Roman tailoring is nearly as structured as most English tailoring. Rubinacci is called London House for a reason. Anderson & Sheppard style is very soft.

    Also, Neapolitan tailoring is not as flattering as most assume, especially on those with weak shoulders.
     

  4. lowlander

    lowlander Well-Known Member

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    Nonsense? Have you ever tried to drink an espresso in under 3 minutes wearing an English suit?
     

  5. madhat

    madhat Distinguished Member

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    Maybe you're buying an incorrectly sized suit?
     

  6. lowlander

    lowlander Well-Known Member

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    Not at all, I know how a suit should fit. It's all about structure: you wear an Italian suit, I always felt that English suits were wearing me.

    You'll either know what I'm talking about or you won't. Each to their own I guess.
     

  7. bdavro23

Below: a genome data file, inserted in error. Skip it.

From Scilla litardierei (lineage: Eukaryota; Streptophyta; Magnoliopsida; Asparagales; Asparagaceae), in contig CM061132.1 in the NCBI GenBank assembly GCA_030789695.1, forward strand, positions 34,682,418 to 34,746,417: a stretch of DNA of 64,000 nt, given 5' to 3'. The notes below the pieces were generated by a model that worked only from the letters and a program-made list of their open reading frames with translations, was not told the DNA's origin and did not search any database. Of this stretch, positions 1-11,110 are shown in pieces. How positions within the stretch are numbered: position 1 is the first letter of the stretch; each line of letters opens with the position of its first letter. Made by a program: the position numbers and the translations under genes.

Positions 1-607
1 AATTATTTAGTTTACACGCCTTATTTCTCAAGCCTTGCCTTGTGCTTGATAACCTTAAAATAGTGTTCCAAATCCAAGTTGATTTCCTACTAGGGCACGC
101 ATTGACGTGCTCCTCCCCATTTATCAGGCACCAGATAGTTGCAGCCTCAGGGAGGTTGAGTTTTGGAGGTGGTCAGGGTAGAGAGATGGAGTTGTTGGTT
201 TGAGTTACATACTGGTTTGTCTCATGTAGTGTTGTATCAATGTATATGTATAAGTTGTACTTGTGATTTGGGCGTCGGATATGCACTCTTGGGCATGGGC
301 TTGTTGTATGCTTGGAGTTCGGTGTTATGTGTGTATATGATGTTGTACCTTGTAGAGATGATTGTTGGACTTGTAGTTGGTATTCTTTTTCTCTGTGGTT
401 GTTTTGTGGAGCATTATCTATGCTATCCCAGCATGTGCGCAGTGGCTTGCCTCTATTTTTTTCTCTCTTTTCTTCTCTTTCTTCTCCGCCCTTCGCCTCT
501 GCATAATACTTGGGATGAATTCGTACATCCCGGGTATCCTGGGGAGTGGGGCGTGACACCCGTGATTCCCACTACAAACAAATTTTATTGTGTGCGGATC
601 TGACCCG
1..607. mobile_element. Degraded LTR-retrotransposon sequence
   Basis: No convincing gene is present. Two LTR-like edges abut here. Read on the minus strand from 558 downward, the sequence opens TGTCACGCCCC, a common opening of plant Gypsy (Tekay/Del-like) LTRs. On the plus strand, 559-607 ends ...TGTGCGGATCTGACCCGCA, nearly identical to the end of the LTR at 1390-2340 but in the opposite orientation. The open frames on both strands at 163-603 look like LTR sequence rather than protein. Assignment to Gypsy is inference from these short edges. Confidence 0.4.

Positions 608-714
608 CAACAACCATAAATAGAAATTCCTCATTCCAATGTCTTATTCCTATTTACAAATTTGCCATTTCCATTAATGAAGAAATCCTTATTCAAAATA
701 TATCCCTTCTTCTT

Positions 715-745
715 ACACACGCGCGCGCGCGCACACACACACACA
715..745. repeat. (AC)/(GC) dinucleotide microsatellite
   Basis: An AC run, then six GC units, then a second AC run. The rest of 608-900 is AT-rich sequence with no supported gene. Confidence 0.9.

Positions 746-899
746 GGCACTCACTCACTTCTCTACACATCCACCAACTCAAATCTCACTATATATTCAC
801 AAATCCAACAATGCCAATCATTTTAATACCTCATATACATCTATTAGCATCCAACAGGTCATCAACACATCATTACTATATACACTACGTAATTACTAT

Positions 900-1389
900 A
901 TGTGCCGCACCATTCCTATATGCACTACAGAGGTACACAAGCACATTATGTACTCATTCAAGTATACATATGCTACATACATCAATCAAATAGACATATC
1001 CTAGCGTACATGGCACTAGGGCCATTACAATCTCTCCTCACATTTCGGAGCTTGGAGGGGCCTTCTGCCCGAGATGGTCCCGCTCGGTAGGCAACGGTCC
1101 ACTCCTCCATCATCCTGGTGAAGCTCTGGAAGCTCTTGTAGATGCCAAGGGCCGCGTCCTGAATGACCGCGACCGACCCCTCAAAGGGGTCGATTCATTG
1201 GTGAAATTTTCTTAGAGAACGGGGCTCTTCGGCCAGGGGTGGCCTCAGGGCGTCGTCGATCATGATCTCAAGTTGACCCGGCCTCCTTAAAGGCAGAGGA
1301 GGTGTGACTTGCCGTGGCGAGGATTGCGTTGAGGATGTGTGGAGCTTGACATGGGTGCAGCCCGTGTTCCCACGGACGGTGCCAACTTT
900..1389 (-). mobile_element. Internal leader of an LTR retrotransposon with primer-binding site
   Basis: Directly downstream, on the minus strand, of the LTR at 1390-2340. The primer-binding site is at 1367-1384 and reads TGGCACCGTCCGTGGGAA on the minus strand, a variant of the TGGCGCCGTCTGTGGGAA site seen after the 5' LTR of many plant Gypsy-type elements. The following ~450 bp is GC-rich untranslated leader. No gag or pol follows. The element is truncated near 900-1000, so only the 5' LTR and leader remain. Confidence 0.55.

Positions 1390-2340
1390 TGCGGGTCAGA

bdavro23 Distinguished Member

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    Huh?
     

  8. BXpress

    BXpress Senior Member

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    What's hard about drinking an Espresso? I can finish one in under 30 seconds even if i was wearing plate armour.
     

  9. Big A

    Big A Distinguished Member

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    I’m actually with you here, though I’d say I prefer Italian over English tailoring. I don’t hate British tailoring (I have a couple of suits made by British tailors that I like quite a bit) but stylistically I prefer the Italian stuff

    I also agree with you that the most common RTW American tailoring outside of Brooks Brothers has a more Italian stylistic influence.

    So while I wouldn’t necessarily comment in absolutes, I will disagree that your original post was “nonsense.”
     

  10. lowlander

    lowlander Well-Known Member

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    And I'm sure you'd look not in the least bit ridiculous doing so.
     

  11. Andy57

    Andy57 Distinguished Member

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    Once again, nonsense. And, yes, to your question, just about every afternoon.